Two legends from different worlds collide in what promises to be a seminal album of songs about London. Composer/saxophonist John Harle and singer Marc Almond collaborate on 'The Tyburn Tree - Dark London' - an album of contemporary songs about the darkest sides of London's history - from the Tyburn gallows to Jack the Ripper, and from settings of the words of William Blake to a unique take on the nursery rhyme 'London Bridge is Falling Down'.
Following Marc's much lauded guest appearance on Harle's 'Art Music', this is an album full of driving rhythms, emotional impact and theatrical story telling of the highest order.
Along for the ride are noted soprano Sarah Leonard and great London poet and author Iain Sinclair who reads from his own texts. But it is the voice of Marc Almond that is the spiritual medium from which appears the ghosts of 'Dark London'.
"Marc is a true artist and true performer - showing total openness and vulnerability alongside an experimental, non-judgmental view of Art, and in 'The Tyburn Tree', London has found its Anti-Hero". - John Harle
"We all know that Marc Almond can sing but it still comes as a shock to hear his thrillingly drawn-out climax to Harle's "The Arrival of Spring", emoting words adapted from William Blake with operatic oomph." - The Independent
'The Tyburn Tree' has been in gestation for two years - Almond is the primary lyricist, having researched the subject matter and gradually formed his own take on 'Dark London', creating lyrics that have both historical relevance and an ear-catching quirkiness. Alongside this John Harle has been writing music that proves him to be at the height of his powers - after a canon of work that includes his "O Mistress Mine" for Elvis Costello, and as composer of the theme to BBC1's Silent Witness, he has matched Almond's lyrics with some punchy, compact and bitter-sweet songs full of emotion, percussive shock and humour. 'The Tyburn Tree' promises to be a concept album of cult-status.
Personnel: Marc Almond (voice), John Harle (voice, keyboards, saxophones), Sarah Leonard (voice), Neill MacColl, John Paricelli (guitars) Steve Lodder (keyboards), Dudley Phillips (bass), Martyn Barker (drums), Iain Sinclair (voice), Daniel Eisner Harle (sound design)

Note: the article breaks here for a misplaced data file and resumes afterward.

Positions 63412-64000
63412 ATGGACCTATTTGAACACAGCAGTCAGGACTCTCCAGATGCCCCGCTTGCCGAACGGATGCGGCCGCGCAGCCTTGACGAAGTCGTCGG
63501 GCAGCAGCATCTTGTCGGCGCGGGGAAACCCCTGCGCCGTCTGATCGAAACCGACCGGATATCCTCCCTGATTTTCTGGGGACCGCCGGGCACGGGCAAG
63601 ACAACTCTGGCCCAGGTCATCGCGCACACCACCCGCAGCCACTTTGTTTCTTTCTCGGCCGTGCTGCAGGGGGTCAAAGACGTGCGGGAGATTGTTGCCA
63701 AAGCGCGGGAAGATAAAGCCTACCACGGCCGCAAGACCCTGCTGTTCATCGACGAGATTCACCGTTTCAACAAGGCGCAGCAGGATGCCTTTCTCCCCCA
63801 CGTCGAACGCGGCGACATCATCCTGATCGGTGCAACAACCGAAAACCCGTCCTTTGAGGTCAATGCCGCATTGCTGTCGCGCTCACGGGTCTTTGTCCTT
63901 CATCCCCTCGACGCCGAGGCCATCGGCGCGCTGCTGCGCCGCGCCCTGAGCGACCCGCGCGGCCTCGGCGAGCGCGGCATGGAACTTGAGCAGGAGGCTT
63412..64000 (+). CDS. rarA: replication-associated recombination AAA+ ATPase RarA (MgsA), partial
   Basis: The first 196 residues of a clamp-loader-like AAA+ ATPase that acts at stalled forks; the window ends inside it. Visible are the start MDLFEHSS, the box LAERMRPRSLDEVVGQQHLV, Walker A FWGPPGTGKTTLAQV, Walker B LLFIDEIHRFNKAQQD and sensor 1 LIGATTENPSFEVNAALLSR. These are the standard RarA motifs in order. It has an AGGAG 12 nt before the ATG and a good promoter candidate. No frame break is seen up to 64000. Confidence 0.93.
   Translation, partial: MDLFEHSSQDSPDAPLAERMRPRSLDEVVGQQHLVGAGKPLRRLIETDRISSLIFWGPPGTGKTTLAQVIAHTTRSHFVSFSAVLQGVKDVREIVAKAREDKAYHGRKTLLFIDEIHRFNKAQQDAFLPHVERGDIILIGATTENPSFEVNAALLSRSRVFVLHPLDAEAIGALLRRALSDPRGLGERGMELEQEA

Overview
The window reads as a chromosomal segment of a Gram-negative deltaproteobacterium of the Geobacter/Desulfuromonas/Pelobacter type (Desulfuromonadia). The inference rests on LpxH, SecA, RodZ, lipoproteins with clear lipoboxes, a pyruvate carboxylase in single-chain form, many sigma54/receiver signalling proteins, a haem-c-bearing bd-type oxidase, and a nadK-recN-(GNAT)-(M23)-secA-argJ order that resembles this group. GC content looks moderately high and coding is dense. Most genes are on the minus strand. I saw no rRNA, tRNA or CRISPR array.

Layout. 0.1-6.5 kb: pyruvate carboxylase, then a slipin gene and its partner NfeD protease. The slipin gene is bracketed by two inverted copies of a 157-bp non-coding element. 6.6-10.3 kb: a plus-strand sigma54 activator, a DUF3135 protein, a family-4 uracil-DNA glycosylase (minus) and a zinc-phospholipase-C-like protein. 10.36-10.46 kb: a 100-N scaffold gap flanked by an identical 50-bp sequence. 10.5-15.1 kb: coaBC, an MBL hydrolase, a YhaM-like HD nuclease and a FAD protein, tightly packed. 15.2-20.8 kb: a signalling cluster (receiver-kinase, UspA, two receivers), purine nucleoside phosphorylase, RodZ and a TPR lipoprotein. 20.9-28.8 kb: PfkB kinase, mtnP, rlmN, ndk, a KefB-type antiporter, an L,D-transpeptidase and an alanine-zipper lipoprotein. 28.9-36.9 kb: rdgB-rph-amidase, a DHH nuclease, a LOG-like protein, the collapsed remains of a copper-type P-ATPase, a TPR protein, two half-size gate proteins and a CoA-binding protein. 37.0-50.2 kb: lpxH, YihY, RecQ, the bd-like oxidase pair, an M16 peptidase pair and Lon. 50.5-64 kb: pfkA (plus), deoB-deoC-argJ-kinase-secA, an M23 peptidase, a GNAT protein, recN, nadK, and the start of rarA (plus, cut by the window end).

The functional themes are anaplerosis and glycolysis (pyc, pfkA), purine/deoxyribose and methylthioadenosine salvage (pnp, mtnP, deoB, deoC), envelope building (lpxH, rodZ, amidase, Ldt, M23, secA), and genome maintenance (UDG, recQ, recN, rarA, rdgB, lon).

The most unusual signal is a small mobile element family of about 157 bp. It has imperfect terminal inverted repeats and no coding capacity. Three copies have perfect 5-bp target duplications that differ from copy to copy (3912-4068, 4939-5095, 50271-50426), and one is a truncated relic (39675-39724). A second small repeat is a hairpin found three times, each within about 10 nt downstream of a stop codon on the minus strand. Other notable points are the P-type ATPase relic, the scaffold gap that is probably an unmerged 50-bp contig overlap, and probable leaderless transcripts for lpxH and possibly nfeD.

(4 stars) There are splashes of cabaret and jazz, but the echoing, crepuscular atmosphere is dominated by Almond's impressive neo-operatic singing (some distance from electro-pop!), with a thumping, galloping finale that uses an extract from Blake's "prophetic book" Jerusalem. Dark but dashing. --The Observer, (Neil Spencer), February 16, 2014
(4 stars) The virtuosic, rock-meets classical music is marvellously vigorous, sardonic and atmospheric, and Almond's voice oozes satanic undertones. --The Times, (Richard Morrison), February 22, 2014
(4 stars) Ultimately, it's the blend of Almond's delivery and Harle's remarkable score - West End Musical meets gory horror flick - that makes this so remarkable. --Classic Pop, (Wyndham Wallace), February/March 2014
(4 stars) Intriguing concept album...Ex-Soft Cell frontman Almond channels his fascination for cabaret into theatrical songs about the city's lore. Meanwhile composer Harle creates a moody score flickering with echoes of Gypsy folk, late-night jazz and, for "Spring Heeled Jack", about the supernatural London villain, neurotic prog rock. --Financial Times, (Ludovic Hunter-Tilney), February 22, 2014
(4 stars) Bringing in chunks of William Blake, dollops of nursery rhyme, snippets of narration by psycho-geographer of the capital Iain Sinclair, roaring choirs, roistering electropop, walloping great chunks of prog-punk guitar-strangling and Almond in full operatic mode, it should by rights be really hard work, but in fact it's really quite gripping. In its delirium, it automatically conjures Tim Burton and Jan Svankmajer images in the mind, marionettes, silhouettes, flashing lights and grand guignol, and like everything else in Almond's career, it's quite uncanny and unlikely that he carries it off - but he does. --The Arts Desk, (Joe Muggs), February 21, 2014